Social media has become an integral part of business and marketing, but are there media liabilities that companies may be overlooking?
Even the smallest businesses can benefit from social media in getting their products and services out to new audiences. This means there may be individuals with less knowledge about related risks creating that online content. One common misunderstanding is that people often think content they see on the Internet is free to copy and use as they want. It’s not. Most of it is copyrighted material.
What are the chances anyone will find out?
There are technologies with sophisticated algorithms that can search the Internet for infringing content, such as an artist’s song or a photographer’s work. Unsuspecting small businesses that may be creating an ad campaign for use on social media might be in for a surprise if they use a photographer’s photo without permission.
To mitigate risk, businesses should take care in creating their own content. Content created by others, such as graphics or photographs, should be purchased or licensed.
Are there other risks for unwary businesses?
A company should hire counsel to review any trademark and ensure it’s not likely to cause confusion with someone else’s product or mark within its geographic area. This is important for social media because the company may now be using its trademark in advertisements that will reach a larger audience.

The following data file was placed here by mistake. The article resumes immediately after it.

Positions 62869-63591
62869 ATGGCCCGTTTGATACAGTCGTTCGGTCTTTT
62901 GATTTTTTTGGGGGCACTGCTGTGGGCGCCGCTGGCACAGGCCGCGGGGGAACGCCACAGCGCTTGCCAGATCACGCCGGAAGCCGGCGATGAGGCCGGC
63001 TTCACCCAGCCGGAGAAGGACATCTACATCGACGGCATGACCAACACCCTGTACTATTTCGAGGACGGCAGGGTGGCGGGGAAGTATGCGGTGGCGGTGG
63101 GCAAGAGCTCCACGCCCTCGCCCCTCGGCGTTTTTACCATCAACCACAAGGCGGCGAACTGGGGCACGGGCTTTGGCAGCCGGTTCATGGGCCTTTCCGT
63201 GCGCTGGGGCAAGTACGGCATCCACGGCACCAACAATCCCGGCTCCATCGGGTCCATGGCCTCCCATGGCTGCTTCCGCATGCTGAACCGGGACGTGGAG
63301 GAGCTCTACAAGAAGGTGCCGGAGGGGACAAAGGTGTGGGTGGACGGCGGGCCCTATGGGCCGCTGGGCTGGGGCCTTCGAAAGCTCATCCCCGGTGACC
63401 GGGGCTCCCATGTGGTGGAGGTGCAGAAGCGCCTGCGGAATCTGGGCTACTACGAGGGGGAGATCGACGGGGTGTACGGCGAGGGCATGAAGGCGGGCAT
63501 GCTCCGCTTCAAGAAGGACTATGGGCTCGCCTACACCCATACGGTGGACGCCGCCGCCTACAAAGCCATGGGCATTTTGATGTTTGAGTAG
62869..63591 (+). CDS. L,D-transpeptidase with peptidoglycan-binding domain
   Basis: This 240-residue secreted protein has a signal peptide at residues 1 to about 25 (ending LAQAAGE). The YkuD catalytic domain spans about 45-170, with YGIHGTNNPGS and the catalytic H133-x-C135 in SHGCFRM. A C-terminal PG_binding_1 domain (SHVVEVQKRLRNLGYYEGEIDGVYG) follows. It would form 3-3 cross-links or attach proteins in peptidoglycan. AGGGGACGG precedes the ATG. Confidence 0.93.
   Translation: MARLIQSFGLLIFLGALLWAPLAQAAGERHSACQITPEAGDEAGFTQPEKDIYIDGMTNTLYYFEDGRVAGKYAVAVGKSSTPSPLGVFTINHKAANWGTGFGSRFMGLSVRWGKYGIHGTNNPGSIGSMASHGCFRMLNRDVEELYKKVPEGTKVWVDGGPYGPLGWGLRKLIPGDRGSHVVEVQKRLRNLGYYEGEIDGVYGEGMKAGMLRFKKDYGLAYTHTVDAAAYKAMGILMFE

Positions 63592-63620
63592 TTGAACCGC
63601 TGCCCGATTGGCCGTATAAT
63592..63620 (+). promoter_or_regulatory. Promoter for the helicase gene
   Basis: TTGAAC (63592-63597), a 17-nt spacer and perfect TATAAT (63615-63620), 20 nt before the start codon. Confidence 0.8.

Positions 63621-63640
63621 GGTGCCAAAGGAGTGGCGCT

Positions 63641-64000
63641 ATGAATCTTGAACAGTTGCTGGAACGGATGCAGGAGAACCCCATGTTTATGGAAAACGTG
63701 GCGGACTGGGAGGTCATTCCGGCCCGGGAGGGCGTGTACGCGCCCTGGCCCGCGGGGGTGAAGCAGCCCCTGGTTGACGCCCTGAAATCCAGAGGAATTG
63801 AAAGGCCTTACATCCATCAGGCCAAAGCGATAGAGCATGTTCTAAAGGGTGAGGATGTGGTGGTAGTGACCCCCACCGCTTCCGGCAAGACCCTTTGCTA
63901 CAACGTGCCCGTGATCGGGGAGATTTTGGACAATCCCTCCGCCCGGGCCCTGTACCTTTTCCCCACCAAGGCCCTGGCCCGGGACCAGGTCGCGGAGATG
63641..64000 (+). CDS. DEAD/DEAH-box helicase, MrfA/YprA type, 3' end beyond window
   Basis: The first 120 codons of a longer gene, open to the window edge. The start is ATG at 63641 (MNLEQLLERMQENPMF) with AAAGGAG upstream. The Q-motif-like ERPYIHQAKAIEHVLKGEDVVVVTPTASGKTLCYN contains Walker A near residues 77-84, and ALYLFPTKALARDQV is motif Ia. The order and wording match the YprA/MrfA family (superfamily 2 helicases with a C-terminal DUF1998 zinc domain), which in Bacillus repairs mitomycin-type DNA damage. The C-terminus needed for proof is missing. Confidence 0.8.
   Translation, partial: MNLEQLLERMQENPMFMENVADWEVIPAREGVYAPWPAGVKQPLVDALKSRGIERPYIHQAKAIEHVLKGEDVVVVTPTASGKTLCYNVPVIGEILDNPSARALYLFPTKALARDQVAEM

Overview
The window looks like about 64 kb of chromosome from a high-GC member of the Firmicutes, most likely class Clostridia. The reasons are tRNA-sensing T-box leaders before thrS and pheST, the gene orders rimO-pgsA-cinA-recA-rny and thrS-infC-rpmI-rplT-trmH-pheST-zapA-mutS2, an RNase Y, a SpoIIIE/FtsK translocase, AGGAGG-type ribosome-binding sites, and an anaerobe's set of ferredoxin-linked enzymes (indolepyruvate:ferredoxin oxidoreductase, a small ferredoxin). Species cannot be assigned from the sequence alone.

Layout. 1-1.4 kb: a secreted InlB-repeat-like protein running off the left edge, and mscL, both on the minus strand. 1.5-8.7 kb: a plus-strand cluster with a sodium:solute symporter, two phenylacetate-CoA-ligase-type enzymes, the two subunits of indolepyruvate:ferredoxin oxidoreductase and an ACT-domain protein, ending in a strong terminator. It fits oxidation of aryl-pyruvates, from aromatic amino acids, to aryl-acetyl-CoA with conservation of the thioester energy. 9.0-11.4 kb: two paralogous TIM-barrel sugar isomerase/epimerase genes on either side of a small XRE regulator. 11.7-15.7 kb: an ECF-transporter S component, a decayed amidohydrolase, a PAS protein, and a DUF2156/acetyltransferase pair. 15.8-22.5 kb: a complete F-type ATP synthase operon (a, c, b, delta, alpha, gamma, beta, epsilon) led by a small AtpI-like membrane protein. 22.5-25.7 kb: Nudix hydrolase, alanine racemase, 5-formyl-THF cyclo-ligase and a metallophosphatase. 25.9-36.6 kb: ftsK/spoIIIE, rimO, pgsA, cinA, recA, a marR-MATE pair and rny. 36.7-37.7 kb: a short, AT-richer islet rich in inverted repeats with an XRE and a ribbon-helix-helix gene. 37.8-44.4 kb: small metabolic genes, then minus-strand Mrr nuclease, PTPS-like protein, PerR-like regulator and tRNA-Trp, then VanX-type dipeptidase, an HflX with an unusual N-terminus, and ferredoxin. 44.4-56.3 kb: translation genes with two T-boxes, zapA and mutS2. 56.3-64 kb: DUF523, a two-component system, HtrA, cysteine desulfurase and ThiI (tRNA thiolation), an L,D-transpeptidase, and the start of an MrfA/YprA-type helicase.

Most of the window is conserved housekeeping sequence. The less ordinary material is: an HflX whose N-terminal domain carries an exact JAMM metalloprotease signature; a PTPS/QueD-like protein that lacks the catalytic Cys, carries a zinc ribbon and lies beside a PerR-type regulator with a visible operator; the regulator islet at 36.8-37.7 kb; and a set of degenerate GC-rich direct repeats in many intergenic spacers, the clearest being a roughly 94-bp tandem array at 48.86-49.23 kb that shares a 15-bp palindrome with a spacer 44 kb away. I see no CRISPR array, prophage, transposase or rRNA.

Also, companies should avoid making statements about competitors’ products or comparing their products or services to others’. Most comparative advertising requires a scientific study, and there are a host of legal issues that may arise, such as potential defamation or trade libel claims. It’s best for a small business creating its own campaign to avoid these statements altogether.
With new hires coming on all the time, how do you ensure everyone is aware of the potential media liabilities, particularly those who may be tasked with producing and pushing out content?
Businesses should establish a social media policy—with the help of legal counsel if possible—and train their employees accordingly, both during the onboarding process and at least annually. As part of this policy, companies should control who is permitted to speak on behalf of the company and designate specific individual(s), with the appropriate level of experience, to vet and approve all content prior to posting.
Are there some basic rules to follow?
The first rule is that just because it’s on the Internet, it doesn’t mean it’s free. If businesses do allow third-party content to be posted on their website, they should have a defined protocol for escalating issues and for taking down defamatory or infringing material.